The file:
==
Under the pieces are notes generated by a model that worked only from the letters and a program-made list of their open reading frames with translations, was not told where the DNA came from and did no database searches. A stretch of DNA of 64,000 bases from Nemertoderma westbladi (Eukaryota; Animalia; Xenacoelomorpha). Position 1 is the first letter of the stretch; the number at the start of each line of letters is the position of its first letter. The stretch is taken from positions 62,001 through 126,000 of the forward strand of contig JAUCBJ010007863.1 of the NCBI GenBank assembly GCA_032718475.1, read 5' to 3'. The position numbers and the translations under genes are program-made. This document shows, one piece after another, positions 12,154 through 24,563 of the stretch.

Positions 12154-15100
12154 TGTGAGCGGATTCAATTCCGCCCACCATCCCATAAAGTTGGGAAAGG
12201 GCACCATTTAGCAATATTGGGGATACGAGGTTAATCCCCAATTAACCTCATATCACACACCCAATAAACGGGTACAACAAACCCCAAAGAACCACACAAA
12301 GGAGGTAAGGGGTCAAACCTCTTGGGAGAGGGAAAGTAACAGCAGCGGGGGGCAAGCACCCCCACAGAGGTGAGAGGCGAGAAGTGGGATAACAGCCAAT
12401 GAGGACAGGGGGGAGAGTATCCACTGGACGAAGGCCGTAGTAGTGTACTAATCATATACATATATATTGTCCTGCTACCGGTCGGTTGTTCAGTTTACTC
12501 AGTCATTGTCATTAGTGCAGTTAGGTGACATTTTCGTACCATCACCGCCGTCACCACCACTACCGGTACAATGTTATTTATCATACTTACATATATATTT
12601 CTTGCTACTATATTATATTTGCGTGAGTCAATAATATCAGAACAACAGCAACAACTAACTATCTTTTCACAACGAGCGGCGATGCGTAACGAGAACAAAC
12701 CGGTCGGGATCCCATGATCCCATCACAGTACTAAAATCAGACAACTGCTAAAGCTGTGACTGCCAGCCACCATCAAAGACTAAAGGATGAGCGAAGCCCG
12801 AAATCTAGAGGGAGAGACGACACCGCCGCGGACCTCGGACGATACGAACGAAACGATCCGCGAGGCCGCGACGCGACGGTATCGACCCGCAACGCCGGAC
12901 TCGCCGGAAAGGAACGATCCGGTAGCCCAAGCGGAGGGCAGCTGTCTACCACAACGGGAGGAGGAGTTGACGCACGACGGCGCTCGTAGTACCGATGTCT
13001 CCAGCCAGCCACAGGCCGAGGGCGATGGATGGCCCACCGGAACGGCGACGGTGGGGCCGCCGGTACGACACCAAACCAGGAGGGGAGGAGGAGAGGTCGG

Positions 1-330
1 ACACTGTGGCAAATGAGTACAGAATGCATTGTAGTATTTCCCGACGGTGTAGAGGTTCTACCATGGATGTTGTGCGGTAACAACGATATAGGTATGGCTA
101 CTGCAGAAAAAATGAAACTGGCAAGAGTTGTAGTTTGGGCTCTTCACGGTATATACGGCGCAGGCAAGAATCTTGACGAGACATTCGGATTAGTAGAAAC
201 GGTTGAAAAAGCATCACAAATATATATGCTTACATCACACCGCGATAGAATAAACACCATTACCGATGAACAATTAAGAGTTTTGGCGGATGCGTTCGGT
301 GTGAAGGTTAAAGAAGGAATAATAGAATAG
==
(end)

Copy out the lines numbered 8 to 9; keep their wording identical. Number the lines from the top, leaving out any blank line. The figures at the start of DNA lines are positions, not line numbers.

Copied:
12601 CTTGCTACTATATTATATTTGCGTGAGTCAATAATATCAGAACAACAGCAACAACTAACTATCTTTTCACAACGAGCGGCGATGCGTAACGAGAACAAAC
12701 CGGTCGGGATCCCATGATCCCATCACAGTACTAAAATCAGACAACTGCTAAAGCTGTGACTGCCAGCCACCATCAAAGACTAAAGGATGAGCGAAGCCCG